‘Saturday Night Live’: Kenan Thompson Plays a Pastor Trying to Hold a Zoom Church Service During Quarantine, but There Is a Problem Many Can Relate To

Saturday Night Live always seems to know how to make us laugh, even during quarantine for the coronavirus (COVID-19). Last year during season 45, episode 18 of SNL At Home, a sketch called “Zoom Church” was played out remotely during an episode where the cast members acted from their homes. Despite the different situation, it doesn’t prevent the SNL sketches from being any less funny. It actually provides some unique situations to take part in and act out, such as church via a Zoom meeting.

A pastor tries to conduct a church service during quarantine on ‘Saturday Night Live’

Kenan Thompson in 'Saturday Night Live'
Kenan Thompson in ‘Saturday Night Live’ | NBC/NBCU Photo Bank via Getty Images

Kenan Thompson, who’s been on SNL for many years, plays a pastor in “Zoom Church,” a sketch about a church service that Kenan’s character is trying to conduct for Mt. Methuselah Baptist Church, but it keeps getting interrupted by people who aren’t on mute. It’s a situation many can relate to nowadays with so many working from home. Zoom meetings have become a way of life, but the virtual meetings can sometimes come with problems, especially when people aren’t on mute when someone is trying to speak. It’s a situation many of us can relate to, and Kenan’s character is having a tough time getting things back on track.

The participants role into the meeting, and Kenan thanks them for joining the Mother’s Day service. “All right, praise the lord, and welcome back to the Mt Methuselah Tower of Prayer Baptist Church Mother’s Day service. I see we got a large congregation logged into the Zoom machine, much more than last service. Amen.”

As he says, “Amen,” members of the congregation say “Amen” in unison, which prompts Kenan’s character to say, “OK, I just want to send a friendly reminder to everybody to mute yourselves during this service, all right? Because the way that this Zoom machine works is that every mic is as loud as mine, so when y’all respond, I can’t really hear myself preach.”

Again, Kenan says, “Amen,” to which members of the congregation say it right back to him.

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Kenan again tries to get the situation under control. “I can hear y’all agreeing, which means that you’re not taking the note,” he says. “Because it’s still very very loud, all right? So how about nobody say ‘Amen’ after I say amen. Amen?” The congregates continue to say, “Amen” after Kenan, which is frustrating for the pastor.

Ego Nwodim plays Connie Johnson, and when the pastor starts to talk, she can be heard yelling at her kids, saying, “Sit y’all little a**** down and be quiet, we in church,” and her kids can be heard yelling in the background.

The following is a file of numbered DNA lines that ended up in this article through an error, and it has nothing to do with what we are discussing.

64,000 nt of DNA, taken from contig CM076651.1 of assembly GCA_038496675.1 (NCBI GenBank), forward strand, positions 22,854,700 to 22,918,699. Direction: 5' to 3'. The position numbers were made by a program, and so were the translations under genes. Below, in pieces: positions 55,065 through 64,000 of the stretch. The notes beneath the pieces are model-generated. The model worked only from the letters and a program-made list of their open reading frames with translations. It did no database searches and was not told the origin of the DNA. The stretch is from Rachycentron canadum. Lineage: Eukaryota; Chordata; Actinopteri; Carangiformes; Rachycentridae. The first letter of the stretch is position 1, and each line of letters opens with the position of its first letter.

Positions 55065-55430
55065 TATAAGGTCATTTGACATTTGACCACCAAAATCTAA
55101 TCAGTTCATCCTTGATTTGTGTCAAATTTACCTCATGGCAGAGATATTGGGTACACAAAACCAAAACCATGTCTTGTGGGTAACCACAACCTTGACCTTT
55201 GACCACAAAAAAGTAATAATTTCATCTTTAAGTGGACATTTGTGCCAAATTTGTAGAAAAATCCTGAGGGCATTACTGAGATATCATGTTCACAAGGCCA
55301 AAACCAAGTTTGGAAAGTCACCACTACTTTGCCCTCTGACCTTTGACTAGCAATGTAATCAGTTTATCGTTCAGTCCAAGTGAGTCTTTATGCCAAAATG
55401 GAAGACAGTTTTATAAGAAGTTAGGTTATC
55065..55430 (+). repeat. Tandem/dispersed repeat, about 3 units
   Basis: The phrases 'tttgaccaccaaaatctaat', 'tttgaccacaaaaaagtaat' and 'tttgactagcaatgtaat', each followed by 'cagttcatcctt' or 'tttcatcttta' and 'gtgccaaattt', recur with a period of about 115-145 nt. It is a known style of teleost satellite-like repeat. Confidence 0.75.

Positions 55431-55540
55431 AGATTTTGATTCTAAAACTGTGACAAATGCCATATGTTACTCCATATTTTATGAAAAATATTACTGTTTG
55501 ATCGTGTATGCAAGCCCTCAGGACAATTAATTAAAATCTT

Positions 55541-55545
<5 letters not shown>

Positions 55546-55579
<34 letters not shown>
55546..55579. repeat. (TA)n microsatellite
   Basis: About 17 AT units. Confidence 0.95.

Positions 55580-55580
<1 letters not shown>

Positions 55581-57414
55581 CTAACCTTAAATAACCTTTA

The pastor of course tries to say something about the microphone, since if she had been on mute, the whole church service wouldn’t have been able to hear that situation. He tries to tell her that they can hear her, but Connie just continues yelling at her kids.

“Y’all see that?” she says. “Pastor can hear ya’ll. You’re ruining church.”

But that isn’t the last of the problems during this church service. Yet another congregate isn’t on mute, and the television can be heard in the background. “Oh, that’s just my James,” Cecily Strong says, as she plays Melissa Thayer. “He’s watching dang Sportscenter. Is it too loud?”

The pastor admits it is, and Melissa tells James to turn it down. When she asks if it’s “better,” Kenan says, “Nothing has changed,” as the TV can still be heard. “Look, just everybody mute yourselves,” he says, before adding an “Amen,” which gets the rest of the congregation repeating it back with their volume on yet again.

“Why ain’t you doing it?” he asks, clearly frustrated. When the interruptions continue, the pastor says, “OK, the lord wants everybody to click on that little microphone with the red line through it, and where it says ‘Mute,’ hit ‘Yes,’ Amen.” Yet again responses come through from the members of the church. However, they eventually find the mute button, and the pastor is ecstatic. Although it’s clear the church members are talking, they’re on mute, which is a nice change of pace for the pastor. But then he gets upset when he can’t hear anyone because they’re all on mute, saying, “I can’t hear a damn thing. Man this sucks.”

Virtual calls can have their fair share of problems just like in the church service sketch, especially when everyone isn’t on mute.